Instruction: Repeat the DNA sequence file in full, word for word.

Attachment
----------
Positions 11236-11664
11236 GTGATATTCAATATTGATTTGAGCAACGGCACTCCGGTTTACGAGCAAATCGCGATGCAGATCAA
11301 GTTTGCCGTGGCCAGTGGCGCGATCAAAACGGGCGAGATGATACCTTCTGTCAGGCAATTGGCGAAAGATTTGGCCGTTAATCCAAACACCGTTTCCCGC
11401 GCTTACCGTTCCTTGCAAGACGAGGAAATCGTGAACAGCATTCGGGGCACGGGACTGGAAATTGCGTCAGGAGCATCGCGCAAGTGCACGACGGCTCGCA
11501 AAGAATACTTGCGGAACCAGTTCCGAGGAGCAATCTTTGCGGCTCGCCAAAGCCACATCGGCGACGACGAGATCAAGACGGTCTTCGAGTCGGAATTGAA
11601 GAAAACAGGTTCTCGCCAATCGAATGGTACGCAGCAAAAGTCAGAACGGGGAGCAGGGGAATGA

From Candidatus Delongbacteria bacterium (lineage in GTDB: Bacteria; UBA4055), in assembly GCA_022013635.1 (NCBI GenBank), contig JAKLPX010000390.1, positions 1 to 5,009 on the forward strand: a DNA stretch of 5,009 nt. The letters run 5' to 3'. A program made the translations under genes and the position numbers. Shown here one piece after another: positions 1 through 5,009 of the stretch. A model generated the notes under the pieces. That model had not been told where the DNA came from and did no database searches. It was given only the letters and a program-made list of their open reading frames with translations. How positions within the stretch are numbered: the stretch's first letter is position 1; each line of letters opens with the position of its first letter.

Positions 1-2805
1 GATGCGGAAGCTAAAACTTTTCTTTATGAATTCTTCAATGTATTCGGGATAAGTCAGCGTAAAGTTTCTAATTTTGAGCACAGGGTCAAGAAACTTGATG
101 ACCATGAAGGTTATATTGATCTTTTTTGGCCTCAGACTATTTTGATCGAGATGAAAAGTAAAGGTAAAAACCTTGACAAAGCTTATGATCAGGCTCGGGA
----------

Positions 11236-11664
11236 GTGATATTCAATATTGATTTGAGCAACGGCACTCCGGTTTACGAGCAAATCGCGATGCAGATCAA
11301 GTTTGCCGTGGCCAGTGGCGCGATCAAAACGGGCGAGATGATACCTTCTGTCAGGCAATTGGCGAAAGATTTGGCCGTTAATCCAAACACCGTTTCCCGC
11401 GCTTACCGTTCCTTGCAAGACGAGGAAATCGTGAACAGCATTCGGGGCACGGGACTGGAAATTGCGTCAGGAGCATCGCGCAAGTGCACGACGGCTCGCA
11501 AAGAATACTTGCGGAACCAGTTCCGAGGAGCAATCTTTGCGGCTCGCCAAAGCCACATCGGCGACGACGAGATCAAGACGGTCTTCGAGTCGGAATTGAA
11601 GAAAACAGGTTCTCGCCAATCGAATGGTACGCAGCAAAAGTCAGAACGGGGAGCAGGGGAATGA

From Candidatus Delongbacteria bacterium (lineage in GTDB: Bacteria; UBA4055), in assembly GCA_022013635.1 (NCBI GenBank), contig JAKLPX010000390.1, positions 1 to 5,009 on the forward strand: a DNA stretch of 5,009 nt. The letters run 5' to 3'. A program made the translations under genes and the position numbers. Shown here one piece after another: positions 1 through 5,009 of the stretch. A model generated the notes under the pieces. That model had not been told where the DNA came from and did no database searches. It was given only the letters and a program-made list of their open reading frames with translations. How positions within the stretch are numbered: the stretch's first letter is position 1; each line of letters opens with the position of its first letter.

Positions 1-2805
1 GATGCGGAAGCTAAAACTTTTCTTTATGAATTCTTCAATGTATTCGGGATAAGTCAGCGTAAAGTTTCTAATTTTGAGCACAGGGTCAAGAAACTTGATG
101 ACCATGAAGGTTATATTGATCTTTTTTGGCCTCAGACTATTTTGATCGAGATGAAAAGTAAAGGTAAAAACCTTGACAAAGCTTATGATCAGGCTCGGGA